New Voices

Barter Theatre’s 16th Appalachian Festival of Plays and Playwrights.

Shake, Rattle and Roll: A Rockin’ Tribute to the King.

“It’s a Southern murder mystery with a psychological bent,” says Nick Piper, director of Barter Theatre’s Appalachian Festival of Plays & Playwrights of this year’s production, An Impossible Combination. “It’s Stephen King meets Mark Twain.” 

The play, by University of South Carolina at Beaufort assistant professor of drama and theater George S. Pate, will be performed Aug. 23-28 at Barter’s Stage II, capping off the eight-day festival that has been developing new works about the Appalachian experience and by Appalachian writers since 2001.

Pate’s play takes place in a small northeastern Georgia town and centers on a woman named Abetta Asbury who possesses the otherworldly power of being able to telepathically penetrate the minds of others. She can “cut out the parts that keep them from being happy,” explains Piper. But, the process comes with a generations-old warning not to perform it on family members. Abetta is pressured to do it for her brother, which starts a chain of events that lead to murder. “It has this gothic-y feel to it,” says Piper, who is also Barter’s associate artistic director, “it’s not just a typical murder mystery, it’s subtle, it’s about happiness and what it means to us. Is making everyone happy always the best thing?”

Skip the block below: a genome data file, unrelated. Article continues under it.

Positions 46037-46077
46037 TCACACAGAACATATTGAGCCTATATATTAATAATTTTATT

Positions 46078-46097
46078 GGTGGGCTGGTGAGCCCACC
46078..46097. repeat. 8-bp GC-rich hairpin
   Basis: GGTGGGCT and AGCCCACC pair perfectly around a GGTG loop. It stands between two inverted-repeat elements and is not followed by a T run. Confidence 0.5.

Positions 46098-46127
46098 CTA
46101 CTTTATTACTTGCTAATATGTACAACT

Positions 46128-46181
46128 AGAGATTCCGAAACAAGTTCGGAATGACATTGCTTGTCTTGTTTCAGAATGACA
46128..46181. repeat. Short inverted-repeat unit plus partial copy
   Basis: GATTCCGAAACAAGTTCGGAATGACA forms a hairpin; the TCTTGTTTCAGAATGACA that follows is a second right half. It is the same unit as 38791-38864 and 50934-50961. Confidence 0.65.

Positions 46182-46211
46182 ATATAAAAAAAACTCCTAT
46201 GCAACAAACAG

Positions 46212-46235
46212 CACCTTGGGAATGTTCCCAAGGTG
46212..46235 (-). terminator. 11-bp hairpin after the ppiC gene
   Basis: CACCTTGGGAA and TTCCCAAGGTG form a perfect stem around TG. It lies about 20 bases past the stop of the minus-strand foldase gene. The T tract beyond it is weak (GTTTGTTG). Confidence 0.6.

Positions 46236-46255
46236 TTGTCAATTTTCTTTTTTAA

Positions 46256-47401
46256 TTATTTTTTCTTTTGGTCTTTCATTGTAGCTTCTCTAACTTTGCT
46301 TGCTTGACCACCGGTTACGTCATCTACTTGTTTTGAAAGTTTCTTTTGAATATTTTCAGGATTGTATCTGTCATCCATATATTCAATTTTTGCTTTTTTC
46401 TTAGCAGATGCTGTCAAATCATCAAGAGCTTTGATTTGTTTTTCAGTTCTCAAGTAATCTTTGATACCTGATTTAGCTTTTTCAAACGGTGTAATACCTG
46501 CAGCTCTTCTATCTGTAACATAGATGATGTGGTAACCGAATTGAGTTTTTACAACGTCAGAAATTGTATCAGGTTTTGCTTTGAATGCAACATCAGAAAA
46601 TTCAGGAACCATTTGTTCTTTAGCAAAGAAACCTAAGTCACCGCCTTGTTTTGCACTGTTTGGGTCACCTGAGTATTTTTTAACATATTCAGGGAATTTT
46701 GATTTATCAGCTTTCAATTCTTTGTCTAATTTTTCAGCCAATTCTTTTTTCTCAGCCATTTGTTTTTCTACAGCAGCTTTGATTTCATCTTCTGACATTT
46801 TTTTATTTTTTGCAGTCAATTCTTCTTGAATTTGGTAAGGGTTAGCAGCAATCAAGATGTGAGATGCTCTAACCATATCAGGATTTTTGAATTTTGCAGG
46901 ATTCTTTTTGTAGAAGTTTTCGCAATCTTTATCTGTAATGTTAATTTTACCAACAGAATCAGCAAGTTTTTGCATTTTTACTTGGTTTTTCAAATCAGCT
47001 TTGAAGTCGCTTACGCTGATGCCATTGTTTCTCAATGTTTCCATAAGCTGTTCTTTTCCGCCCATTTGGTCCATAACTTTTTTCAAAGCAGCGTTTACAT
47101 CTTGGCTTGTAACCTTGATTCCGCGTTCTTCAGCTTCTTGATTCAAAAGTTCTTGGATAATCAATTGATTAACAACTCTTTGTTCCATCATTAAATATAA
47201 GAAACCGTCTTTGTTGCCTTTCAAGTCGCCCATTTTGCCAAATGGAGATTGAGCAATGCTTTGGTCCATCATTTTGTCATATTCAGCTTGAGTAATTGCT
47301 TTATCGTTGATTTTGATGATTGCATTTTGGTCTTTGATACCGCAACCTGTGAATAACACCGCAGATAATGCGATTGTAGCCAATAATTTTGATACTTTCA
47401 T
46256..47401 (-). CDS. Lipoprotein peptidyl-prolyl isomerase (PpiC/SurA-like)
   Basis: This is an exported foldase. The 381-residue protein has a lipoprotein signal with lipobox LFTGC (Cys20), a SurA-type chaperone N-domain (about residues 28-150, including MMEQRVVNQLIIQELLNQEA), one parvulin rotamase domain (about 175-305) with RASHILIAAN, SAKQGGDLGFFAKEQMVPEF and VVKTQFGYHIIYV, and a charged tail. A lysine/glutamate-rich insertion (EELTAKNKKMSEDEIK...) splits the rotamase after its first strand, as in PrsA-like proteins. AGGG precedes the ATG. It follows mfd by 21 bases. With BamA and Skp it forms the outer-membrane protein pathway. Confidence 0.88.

The festival comprises a series of readings of seven new works that are performed by members of Barter’s resident acting company in front of a public audience of 100-150 who turn out for the free readings. Afterward, they’re invited to ask the playwright questions and share their reactions to the work along with a panel of local and regional theater pros who offer criticism meant to help develop it for production. Says Piper, “It’s rare you get to hear feedback from an audience of people who will actually be buying tickets to the theater.” 

Plays must either be set in the Appalachian region, or be written by an Appalachian playwright. From the seven or eight chosen to be read over the course of the festival, one is selected to go to the next stage of development and be performed by Barter actors the following year. 

“We get lots of plays celebrating iconically Appalachian experiences, coal mining and things like that,” says Piper, “but we also get plays that challenge and investigate what it means to be Appalachian today.” Aug. 18-28. BarterTheatre.com

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